Methods: Clinician education was provided prior to study initiation. Patients aged 18 years and older who were discharged from the emergency department on a minimum of one oral antibiotic were screened for inclusion. Enrolled patients were contacted 10 days post discharge to determine outcomes.
Results: Two hundred thirty two patients were screened for inclusion and 57 patients had baseline data analyzed for intent-to-treat analysis. Of these, 26 patients had data available for outcomes analysis. Baseline characteristics were well matched between single and dual therapy groups, including co-morbidities, risk factors, and infection characteristics. For 46% of the patients reached at 10 days, clinical cure was achieved in 75% (9/12) of the single therapy group, and 79% (11/14) of the dual therapy group (p=0.99). Eight percent (1/12) of patients experienced an adverse event in the single therapy group compared to 50% (7/14) of patients in the dual therapy group (P=0.03).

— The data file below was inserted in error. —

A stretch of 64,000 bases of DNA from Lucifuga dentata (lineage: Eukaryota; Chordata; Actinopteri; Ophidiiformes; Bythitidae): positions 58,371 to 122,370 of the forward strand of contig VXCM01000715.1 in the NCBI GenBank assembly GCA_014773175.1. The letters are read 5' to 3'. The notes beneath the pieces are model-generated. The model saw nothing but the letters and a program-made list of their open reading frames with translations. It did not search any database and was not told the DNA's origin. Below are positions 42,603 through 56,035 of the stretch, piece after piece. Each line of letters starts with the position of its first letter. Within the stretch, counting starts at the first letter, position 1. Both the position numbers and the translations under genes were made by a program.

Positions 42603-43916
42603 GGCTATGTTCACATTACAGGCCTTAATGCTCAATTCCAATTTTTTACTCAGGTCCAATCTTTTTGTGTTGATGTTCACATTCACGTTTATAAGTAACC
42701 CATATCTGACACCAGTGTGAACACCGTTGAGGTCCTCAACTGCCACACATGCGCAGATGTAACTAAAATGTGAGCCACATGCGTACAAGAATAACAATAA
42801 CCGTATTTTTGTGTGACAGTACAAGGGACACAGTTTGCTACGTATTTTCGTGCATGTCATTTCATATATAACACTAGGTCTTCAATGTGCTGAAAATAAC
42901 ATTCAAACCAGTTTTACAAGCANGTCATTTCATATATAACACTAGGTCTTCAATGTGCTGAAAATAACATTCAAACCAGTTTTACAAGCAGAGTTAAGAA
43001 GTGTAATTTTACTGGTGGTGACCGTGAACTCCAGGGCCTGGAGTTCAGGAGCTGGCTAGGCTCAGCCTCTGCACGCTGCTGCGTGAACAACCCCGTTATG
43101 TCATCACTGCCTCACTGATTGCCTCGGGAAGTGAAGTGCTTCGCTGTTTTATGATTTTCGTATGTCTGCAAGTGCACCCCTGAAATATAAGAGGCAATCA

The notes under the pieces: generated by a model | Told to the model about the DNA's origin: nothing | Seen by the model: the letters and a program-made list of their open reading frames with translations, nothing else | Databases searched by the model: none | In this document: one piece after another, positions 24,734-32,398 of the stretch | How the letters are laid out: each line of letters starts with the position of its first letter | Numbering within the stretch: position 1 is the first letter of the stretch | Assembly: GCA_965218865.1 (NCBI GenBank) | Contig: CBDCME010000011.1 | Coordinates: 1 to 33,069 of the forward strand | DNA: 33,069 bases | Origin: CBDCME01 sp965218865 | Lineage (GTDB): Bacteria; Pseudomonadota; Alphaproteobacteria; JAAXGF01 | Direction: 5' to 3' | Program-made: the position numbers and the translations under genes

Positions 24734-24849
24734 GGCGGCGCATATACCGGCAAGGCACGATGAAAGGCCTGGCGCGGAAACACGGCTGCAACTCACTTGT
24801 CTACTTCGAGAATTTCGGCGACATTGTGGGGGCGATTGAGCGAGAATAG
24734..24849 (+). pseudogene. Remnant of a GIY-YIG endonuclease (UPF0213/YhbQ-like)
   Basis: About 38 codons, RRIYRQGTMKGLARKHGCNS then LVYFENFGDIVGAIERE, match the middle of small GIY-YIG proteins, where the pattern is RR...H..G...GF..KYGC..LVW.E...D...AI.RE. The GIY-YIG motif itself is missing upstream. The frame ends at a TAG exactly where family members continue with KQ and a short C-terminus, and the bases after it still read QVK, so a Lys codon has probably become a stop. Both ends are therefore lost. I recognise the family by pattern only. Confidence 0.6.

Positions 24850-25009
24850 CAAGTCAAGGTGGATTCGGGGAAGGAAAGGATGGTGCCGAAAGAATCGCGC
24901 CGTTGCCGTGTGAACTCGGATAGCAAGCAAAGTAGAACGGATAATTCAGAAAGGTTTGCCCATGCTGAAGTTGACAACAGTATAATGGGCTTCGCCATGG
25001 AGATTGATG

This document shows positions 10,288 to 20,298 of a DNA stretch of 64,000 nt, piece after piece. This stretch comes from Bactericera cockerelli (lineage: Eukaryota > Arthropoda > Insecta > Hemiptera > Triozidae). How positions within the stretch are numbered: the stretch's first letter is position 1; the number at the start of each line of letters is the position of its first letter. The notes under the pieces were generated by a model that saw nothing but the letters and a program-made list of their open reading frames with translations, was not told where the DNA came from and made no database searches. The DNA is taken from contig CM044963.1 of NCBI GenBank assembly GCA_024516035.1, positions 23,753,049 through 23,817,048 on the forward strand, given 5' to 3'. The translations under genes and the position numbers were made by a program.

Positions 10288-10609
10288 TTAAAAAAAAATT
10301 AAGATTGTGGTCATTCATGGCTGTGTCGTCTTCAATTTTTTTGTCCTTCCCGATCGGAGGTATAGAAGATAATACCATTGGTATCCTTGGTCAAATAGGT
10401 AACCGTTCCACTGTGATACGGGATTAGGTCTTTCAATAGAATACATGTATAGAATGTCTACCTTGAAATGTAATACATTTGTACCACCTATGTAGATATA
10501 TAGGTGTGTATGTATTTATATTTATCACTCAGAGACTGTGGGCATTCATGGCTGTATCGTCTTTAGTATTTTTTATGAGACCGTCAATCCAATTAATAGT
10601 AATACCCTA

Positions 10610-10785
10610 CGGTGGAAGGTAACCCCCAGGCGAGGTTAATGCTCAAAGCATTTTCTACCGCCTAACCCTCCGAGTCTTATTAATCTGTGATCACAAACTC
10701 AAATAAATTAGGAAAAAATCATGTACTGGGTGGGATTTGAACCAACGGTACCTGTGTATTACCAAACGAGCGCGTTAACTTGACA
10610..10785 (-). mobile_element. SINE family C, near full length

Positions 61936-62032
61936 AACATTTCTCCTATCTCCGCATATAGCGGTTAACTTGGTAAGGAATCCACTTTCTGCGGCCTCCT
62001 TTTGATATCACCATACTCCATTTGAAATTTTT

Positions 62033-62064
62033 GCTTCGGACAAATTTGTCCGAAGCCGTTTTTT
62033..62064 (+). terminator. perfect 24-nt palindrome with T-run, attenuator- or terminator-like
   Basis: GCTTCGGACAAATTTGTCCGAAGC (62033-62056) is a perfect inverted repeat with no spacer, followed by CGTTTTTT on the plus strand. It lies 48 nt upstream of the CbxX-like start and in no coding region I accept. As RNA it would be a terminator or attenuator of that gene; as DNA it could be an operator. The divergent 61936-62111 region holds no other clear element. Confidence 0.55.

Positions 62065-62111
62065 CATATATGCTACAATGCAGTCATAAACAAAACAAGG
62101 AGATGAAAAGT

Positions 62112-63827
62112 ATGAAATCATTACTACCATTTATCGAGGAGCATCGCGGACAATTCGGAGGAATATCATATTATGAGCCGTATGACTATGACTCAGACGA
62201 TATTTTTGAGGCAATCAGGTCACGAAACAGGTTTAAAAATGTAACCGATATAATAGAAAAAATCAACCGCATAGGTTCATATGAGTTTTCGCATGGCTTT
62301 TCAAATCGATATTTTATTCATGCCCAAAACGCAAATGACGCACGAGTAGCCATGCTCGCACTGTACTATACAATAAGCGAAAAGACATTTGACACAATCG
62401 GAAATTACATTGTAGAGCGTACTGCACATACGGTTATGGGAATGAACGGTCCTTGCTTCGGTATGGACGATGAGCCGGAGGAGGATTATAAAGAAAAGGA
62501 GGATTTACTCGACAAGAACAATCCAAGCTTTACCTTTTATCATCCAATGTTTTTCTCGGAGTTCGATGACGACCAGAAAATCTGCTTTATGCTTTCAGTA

Conclusion: Among patients discharged from the emergency department with a diagnosis of cellulitis, the addition of a second antibiotic targeting MRSA did not improve clinical cure and was associated with more adverse events.
E. Sullivan, None
H. Sikand, None
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